Splash-proof glass aims to give everyone a normal drinking experience

Two DTU students have designed a splash-proof glass that is easy to drink from and that can be used by everyone—regardless of disability.

Casper Gramhald-Nørland and Laila Sofie Midjord have tested the DrinkSaver glass at a large number of nursing homes with residents with, for example, swallowing difficulties. Here, the original DrinkSaver solution, which is a splash-proof draught beer glass, is tested. Photo: Mikal Schlosser
The DrinkSaver glass consists of a glass and a curved ‘lid’ mounted inside the glass. The lid sends splashes back into the glass again while small holes ensure that the liquid in the glass easily passes through when a person drinks from the glass. The glass is intended for both people with mobility impairment and for people with swallowing difficulties, as all the liquid can be drunk without users having to bend the neck backwards. It can also be used by everyone else, as the lid in the glass can be removed. Photo: Drinksaver


Inclusive design and technology

Laila Sofie Midjord and Casper Gramhald-Nørland’s work to make the needs and challenges of people with impaired functions is a guiding part of the innovation process is called ‘universal design’.

The term was first formulated in the 1980s by architect and wheelchair user Ronald Mace, who wanted to avoid stigmatization of disabled people by designing solutions that embrace as many people as possible across their differences.

Since 2019, DTU has been working actively to integrate the principle in the teaching of students through the project collaboration ‘Technology Leaving No One Behind’. This has meant that DTU now annually teaches approximately 2,500 engineering students how to develop universal technology and design solutions. Several students, including the entrepreneurs behind DrinkSaver, have subsequently started up their own businesses.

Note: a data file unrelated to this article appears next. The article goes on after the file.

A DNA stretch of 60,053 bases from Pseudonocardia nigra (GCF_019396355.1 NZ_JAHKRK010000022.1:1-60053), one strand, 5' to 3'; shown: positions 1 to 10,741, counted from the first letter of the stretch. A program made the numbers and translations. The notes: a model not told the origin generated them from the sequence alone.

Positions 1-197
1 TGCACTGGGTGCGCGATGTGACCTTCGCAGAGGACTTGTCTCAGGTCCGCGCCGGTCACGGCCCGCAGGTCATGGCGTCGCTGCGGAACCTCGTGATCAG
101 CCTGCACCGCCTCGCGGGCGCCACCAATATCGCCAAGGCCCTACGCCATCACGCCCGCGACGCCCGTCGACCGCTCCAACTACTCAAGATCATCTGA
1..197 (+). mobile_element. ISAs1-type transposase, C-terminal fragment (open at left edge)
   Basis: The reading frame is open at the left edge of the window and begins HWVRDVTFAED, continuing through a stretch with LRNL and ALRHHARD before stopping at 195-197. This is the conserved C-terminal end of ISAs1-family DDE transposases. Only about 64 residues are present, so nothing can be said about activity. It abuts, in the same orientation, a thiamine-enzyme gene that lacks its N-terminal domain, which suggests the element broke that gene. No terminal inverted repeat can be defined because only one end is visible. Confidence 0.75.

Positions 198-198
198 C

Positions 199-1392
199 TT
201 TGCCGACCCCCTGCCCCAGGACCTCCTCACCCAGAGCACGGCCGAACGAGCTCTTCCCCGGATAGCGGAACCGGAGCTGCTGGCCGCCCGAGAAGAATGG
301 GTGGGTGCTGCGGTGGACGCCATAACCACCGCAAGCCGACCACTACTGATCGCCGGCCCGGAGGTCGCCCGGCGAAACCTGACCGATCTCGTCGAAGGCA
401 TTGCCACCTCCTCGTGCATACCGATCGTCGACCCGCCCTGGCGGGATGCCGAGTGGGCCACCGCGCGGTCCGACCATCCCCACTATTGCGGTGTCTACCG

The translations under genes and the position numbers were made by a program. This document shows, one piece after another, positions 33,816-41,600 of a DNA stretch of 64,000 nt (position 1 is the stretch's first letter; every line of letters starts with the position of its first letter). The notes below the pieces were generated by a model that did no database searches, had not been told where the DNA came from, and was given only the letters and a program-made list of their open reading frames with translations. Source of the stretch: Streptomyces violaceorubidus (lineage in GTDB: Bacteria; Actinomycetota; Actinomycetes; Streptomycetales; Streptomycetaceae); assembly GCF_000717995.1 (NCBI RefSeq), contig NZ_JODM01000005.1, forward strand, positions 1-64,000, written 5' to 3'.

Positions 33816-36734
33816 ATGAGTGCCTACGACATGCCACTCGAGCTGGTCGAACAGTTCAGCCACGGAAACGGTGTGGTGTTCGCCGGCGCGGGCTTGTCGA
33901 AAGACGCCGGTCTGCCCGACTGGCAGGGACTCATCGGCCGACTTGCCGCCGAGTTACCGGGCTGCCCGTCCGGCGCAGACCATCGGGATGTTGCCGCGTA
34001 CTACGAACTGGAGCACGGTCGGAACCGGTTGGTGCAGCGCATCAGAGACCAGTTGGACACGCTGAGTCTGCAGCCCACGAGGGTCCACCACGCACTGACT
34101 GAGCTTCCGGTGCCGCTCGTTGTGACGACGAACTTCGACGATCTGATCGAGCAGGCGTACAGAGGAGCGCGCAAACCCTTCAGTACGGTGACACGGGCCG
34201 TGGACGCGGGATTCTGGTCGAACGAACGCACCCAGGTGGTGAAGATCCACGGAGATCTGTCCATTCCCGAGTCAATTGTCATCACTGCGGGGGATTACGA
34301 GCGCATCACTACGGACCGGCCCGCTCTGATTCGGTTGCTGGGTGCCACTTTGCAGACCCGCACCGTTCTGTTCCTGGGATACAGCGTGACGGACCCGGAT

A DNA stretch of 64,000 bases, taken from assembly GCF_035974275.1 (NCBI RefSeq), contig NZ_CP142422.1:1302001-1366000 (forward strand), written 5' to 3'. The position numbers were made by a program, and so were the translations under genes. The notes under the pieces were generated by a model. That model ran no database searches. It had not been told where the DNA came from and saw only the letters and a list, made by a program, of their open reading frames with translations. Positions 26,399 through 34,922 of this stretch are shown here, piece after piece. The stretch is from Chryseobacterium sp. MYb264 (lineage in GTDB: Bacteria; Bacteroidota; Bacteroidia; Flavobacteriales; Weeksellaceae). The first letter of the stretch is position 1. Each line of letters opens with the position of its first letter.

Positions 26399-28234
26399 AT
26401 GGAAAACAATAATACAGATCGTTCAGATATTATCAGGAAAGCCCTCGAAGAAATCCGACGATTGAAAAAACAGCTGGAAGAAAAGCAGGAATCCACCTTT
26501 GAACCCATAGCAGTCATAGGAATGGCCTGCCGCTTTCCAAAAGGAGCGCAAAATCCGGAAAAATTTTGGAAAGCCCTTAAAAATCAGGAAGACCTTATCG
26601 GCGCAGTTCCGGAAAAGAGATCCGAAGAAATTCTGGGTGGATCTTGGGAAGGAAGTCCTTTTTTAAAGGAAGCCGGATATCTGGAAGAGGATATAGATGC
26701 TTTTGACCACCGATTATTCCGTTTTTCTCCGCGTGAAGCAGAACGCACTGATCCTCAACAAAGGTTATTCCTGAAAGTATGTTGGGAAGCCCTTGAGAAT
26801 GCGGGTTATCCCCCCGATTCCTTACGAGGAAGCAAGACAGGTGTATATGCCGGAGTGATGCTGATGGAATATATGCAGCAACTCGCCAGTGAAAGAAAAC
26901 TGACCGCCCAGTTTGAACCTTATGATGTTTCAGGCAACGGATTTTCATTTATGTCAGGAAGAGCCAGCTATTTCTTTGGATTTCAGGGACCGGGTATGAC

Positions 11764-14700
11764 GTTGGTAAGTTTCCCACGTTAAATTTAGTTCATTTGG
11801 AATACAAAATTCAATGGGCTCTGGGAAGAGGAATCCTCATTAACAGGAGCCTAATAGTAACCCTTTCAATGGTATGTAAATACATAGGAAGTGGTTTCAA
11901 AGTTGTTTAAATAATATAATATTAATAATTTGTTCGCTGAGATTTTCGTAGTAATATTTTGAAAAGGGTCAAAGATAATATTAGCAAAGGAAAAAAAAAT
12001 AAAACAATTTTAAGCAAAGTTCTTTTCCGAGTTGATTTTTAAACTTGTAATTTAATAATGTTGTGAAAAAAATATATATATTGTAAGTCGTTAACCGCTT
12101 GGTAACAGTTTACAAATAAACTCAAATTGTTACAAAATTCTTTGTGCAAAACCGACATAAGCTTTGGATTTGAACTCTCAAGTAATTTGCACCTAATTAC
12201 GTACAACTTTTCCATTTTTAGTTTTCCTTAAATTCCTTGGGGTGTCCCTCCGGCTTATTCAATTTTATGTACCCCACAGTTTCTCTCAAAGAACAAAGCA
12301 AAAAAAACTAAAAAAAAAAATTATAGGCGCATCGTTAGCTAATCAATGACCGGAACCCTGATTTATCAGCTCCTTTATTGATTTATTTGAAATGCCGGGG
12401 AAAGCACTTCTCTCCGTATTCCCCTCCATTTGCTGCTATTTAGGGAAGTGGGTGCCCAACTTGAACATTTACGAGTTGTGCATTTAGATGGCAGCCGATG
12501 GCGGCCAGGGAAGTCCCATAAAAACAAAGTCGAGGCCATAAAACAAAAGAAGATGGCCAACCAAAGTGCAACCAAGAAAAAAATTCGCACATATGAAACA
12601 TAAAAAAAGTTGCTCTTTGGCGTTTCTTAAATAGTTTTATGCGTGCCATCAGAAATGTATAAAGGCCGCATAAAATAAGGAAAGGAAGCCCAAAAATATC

“I’ve learned to incorporate some aspects in the innovation process that I didn’t consider including at all. I’ve also learned to see myself as someone who is solving a problem that is much bigger than myself and my own needs,” says Casper Gramhald-Nørland, and Laila Sofie Midjord adds:

“I've also become more aware of how people who don’t look like me experience the world. Now I’m constantly paying attention to my surroundings and I continuously get ideas for new and better engineering solutions.”

The two entrepreneurs expect the new Drinksaver glasses to be ready for the market in April this year. From there, the plan is to work with the project on a full-time basis and to “get all nursing homes in Denmark to buy the solution”, according to the entrepreneurs’ vision.


Universal design

Since 2019, DTU and the Bevica Foundation have collaborated on the ‘Technology Leaving No One Behind’ project. The purpose of the project is to incorporate the basic principle of the UN Sustainable Development Goals, ‘Leave No One Behind’, in strategy, research, study programmes, and student entrepreneurship at DTU.

In specific terms, the objective of ‘Technology Leaving No One Behind’ is to promote inclusion and accessibility in the development of new technical solutions. This will be done through both education and the innovation workshop DTU Skylab, where students and researchers can get advice and guidance on how to start up their own business.

Disabled People's Organisations Denmark (DPOD) and the Danish Association of Youth With Disabilities (SUMH) are strategic partners in the project, which—with a large grant from the Bevica Foundation—will now continue towards 2030.